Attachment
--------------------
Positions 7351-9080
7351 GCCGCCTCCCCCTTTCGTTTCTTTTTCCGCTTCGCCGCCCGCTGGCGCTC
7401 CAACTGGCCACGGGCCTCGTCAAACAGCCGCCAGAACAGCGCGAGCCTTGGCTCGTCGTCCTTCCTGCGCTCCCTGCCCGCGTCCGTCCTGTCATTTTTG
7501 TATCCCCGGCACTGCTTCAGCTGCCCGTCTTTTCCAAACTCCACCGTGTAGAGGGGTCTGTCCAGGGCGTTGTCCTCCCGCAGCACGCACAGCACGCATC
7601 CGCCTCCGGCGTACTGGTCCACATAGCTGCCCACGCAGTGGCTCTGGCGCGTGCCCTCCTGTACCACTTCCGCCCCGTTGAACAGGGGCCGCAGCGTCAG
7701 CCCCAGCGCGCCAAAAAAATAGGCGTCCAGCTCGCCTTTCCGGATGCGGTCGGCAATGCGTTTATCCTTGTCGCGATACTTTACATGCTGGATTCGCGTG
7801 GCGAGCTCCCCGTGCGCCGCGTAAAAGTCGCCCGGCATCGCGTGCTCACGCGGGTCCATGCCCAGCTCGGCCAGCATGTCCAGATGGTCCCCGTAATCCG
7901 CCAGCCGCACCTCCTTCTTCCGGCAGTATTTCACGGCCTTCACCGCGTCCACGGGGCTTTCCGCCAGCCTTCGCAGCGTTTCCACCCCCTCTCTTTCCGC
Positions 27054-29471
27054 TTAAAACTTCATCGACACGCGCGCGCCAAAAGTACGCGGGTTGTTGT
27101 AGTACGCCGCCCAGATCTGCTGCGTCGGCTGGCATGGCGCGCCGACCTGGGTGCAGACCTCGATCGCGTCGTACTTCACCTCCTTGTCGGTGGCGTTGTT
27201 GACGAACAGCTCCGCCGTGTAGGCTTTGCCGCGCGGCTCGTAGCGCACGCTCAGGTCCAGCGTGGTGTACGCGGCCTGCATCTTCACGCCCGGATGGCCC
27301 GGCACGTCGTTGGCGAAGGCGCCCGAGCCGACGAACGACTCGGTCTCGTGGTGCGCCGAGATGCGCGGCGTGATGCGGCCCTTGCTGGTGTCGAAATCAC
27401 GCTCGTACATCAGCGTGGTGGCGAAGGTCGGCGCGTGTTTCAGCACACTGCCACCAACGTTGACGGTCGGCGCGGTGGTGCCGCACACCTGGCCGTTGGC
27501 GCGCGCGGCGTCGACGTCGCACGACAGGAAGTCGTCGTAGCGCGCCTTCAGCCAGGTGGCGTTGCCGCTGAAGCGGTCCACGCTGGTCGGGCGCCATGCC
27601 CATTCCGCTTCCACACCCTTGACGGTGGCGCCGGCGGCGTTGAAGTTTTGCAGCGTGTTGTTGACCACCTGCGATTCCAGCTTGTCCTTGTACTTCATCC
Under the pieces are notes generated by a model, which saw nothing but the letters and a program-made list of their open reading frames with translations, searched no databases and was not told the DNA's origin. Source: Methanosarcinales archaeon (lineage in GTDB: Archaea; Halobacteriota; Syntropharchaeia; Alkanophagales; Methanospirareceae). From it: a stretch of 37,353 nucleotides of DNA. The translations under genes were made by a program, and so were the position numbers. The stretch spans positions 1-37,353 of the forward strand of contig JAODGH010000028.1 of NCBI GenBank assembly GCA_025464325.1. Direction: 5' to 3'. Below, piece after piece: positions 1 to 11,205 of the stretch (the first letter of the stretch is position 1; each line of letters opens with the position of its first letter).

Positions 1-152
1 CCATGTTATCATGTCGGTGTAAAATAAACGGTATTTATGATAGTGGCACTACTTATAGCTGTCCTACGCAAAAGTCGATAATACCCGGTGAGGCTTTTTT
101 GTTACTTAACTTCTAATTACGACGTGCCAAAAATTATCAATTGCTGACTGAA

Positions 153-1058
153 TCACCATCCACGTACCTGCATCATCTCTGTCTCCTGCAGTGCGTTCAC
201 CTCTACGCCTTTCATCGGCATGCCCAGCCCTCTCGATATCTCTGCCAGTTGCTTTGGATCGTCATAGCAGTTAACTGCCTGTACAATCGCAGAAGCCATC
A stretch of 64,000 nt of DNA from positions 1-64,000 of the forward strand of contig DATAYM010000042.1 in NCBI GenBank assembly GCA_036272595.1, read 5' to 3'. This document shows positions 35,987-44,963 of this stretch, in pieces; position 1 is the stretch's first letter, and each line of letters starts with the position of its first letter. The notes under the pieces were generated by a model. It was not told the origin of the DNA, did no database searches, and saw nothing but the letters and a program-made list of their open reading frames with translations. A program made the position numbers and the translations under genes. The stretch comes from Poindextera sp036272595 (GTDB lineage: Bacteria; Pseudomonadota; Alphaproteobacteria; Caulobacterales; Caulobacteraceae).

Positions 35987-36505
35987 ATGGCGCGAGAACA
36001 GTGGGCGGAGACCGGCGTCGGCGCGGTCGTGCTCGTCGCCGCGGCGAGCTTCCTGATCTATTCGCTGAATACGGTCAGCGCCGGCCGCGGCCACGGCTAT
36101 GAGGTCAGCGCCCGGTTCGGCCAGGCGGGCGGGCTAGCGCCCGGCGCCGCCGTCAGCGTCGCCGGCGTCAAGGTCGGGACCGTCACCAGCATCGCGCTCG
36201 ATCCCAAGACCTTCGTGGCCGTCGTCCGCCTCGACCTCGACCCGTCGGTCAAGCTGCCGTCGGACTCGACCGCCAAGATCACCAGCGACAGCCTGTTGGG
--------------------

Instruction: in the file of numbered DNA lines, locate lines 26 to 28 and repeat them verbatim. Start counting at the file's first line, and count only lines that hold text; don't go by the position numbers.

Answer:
35987 ATGGCGCGAGAACA
36001 GTGGGCGGAGACCGGCGTCGGCGCGGTCGTGCTCGTCGCCGCGGCGAGCTTCCTGATCTATTCGCTGAATACGGTCAGCGCCGGCCGCGGCCACGGCTAT
36101 GAGGTCAGCGCCCGGTTCGGCCAGGCGGGCGGGCTAGCGCCCGGCGCCGCCGTCAGCGTCGCCGGCGTCAAGGTCGGGACCGTCACCAGCATCGCGCTCG